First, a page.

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NORTHMAN Kindle Edition
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Top customer reviews
I've never read a horror/supernatural/thriller book before, at least, not for years and years - it's not a genre that interests me at all, but I am hugely interested in all things Viking, and I thought the title and cover were terrific! Also, I had already read a short story by Hughes, so I knew he could write.
The beginning of the book is excellent, but it was the last 30% that I liked the best, and the ending is stunning, something I hadn't predicted at all - isn't it great when that happens? A weak ending can, for me, take a book down from 4/5 stars to 3/4, but this ending took it up a notch! I loved the Dark Ages historical element to the whole of the last section.
Other things I really liked - the sudden introduction of minor characters, giving cameo appearances in order to illustrate something. That's a literary device I use myself as I find it very effective, and I certainly did here. Also: the descriptions of the sociological state of England, the sometimes very funny dialogue ("Strange chap. Should have been a philosopher, you know. Or a serial killer"). My favourite part of all was a long scene with archaelogical assistant Martin, and pilot Peterson, at about 70%, but I can't say what it is here, because it would spoil the plot. Can I just say that I adore anything to do with time travel? Brilliantly done, I read it several times.
I imagine other reviews have or will say that this should be made into a film. I don't think it should be made into a film so much as a BBC serial - about 10 episodes, I think!
I can't say anything too much about how the story ends, because it would give away the whole point of it, but I'll say that if you love the idea of going back to change the past, little realising the impact this will have on the future, then Northman is for you!
It's not an 'easy read', but it's worth it. And I'll say it again - what on earth is JD going to write after this? I wait in wonder!
A string of freak occurrences lead to a German bomb lying untriggered in the barrow of a Thorkil, a Norse raider killed by Celtic magic, until the Twentieth Century. When it finally explodes it tears apart not only the barrow but lives, and eventually time itself. Kate, an archaeologist doubting her vocation, and Michael, a film director who finds her naked and crazed near the remains of the barrow, find themselves drawn together again and again as bad luck strikes wherever artefacts from the barrow are stored.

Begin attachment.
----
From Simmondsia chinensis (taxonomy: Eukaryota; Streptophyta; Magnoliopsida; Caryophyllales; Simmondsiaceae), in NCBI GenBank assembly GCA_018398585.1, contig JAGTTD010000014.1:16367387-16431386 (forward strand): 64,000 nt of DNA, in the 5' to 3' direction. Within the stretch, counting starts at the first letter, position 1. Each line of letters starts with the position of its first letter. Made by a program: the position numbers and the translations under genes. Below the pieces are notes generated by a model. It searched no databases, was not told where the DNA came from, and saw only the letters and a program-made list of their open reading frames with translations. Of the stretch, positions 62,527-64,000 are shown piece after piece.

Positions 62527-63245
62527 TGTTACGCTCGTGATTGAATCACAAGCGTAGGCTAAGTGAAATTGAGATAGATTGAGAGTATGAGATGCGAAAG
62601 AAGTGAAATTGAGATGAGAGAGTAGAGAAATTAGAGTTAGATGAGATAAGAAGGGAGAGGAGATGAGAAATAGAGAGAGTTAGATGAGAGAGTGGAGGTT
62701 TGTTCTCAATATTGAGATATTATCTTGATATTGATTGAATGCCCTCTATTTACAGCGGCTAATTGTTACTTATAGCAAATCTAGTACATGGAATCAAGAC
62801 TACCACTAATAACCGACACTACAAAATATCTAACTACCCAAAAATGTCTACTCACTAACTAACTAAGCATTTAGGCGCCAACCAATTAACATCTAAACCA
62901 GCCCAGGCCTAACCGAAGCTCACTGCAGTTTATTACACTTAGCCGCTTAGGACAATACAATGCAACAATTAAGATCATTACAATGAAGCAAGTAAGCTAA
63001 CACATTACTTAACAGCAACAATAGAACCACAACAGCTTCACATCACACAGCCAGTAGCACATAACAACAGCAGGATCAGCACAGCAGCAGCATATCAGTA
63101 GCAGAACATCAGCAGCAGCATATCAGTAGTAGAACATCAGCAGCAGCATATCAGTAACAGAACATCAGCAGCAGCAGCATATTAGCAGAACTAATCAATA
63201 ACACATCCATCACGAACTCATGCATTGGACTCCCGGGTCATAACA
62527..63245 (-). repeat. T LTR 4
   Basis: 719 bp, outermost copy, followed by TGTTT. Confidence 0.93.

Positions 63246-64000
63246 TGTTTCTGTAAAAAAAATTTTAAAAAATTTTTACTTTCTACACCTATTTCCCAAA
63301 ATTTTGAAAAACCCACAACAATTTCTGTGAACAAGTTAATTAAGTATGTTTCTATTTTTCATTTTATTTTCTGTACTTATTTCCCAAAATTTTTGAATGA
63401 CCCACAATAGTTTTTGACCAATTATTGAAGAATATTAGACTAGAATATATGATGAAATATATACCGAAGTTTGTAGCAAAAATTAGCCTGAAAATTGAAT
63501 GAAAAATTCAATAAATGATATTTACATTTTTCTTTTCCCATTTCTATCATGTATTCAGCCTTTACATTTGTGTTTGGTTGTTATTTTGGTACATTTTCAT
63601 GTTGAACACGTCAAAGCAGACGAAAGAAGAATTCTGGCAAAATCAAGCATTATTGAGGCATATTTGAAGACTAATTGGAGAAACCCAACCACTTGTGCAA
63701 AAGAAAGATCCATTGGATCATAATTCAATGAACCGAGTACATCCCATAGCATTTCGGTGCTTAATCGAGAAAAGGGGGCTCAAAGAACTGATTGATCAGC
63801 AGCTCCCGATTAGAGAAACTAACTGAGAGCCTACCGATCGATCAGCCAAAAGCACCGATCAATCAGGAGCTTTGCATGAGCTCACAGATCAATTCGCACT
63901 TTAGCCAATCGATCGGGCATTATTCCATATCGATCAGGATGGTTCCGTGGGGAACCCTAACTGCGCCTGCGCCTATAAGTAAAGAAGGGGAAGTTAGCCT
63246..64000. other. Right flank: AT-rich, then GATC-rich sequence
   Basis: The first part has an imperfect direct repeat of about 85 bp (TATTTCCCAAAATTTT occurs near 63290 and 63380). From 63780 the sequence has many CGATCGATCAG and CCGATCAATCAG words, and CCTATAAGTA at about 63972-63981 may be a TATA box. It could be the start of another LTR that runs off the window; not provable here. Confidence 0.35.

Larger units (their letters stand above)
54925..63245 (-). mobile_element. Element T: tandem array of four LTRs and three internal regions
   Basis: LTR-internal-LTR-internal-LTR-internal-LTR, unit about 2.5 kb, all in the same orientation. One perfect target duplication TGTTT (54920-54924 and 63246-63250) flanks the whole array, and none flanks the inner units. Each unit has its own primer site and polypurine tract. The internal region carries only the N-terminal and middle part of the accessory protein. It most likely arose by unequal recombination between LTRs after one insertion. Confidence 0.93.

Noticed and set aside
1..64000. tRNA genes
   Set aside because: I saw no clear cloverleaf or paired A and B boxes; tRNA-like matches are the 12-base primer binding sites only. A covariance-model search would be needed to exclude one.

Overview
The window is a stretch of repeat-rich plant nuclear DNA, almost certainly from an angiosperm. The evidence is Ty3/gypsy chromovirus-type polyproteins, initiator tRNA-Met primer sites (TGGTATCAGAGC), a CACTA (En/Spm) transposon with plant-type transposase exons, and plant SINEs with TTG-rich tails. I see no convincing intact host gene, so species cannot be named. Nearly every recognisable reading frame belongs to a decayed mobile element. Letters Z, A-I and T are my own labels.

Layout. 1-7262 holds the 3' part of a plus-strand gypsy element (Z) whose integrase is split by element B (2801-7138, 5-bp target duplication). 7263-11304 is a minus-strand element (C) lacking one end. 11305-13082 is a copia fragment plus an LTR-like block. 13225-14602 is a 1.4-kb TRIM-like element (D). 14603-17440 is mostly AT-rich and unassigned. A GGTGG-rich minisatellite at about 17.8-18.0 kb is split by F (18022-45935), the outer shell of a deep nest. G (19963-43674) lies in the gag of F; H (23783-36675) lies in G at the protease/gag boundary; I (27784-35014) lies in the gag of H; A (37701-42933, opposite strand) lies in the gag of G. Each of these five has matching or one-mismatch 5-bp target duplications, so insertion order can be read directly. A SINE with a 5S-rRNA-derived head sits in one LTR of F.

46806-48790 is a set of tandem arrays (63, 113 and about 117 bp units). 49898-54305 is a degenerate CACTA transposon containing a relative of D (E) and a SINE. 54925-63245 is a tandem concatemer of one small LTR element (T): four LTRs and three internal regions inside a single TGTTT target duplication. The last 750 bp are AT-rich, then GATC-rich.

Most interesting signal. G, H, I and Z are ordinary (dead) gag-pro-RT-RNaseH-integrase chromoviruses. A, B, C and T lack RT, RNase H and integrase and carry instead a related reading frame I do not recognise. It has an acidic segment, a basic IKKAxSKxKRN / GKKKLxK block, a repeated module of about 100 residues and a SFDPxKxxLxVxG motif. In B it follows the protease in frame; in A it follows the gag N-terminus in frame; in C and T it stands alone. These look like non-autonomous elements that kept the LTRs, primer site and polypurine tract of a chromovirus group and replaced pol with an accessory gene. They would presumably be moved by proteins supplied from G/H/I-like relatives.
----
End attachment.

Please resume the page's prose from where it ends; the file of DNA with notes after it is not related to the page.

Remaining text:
Although Hughes maintains a coherent voice throughout, the different time periods also have their own authentic style: Thorkil's death is recounted in a rhythmic, simile-filled prose reminiscent of saga; the bombing of Derby is delivered in clipped sentences familiar from military tales. A similar nuance exists in the characters' voices and actions.
The tension rises quickly without sacrificing the essential mystery. Skillful use of divine irony allows the reader to know there is a supernatural explanation while the characters are still blissful ignorant, but the evidence revealed still leaves the reader facing the question, is the threat a resurrected Thorkil, the remnants of the Celtic spell, or something else?
In parallel with the ongoing horror of a tightly-formed ghost story, the novel raises questions about the place of violence in society; is Thorkil evil if he is a hero by the mores of his people? Is killing honourably murder? Is killing of any kind evil if death is not the end of life?
Although the book would be sound on either of the threads, it is Hughes' balancing of the visceral and intellectual that truly gives it enduring appeal; even knowing what will happen, the prose and themes invite rereading.
I enjoyed this novel. I recommend it to readers who enjoy brooding horror or spiritual themes.
The characters are convincing, although I admit that I did skim a little when the conversation got a little too developed and held up the flow of the story.
The plot was, at all times, a driving force. I always looked forward to switching on my kindle and finding out what would happen next as the author intertwined the totally unpredictable fates of his characters. As many people have mentioned, the latter part of the book moves to a different level. The story builds to a sustained and intricate denouement that comes in waves of exciting action and beautifully observed description.
Northman is outside my preferred genre, but I read it because I was impressed by the amazing reviews. If you like this genre, the book will definitely blow you away.
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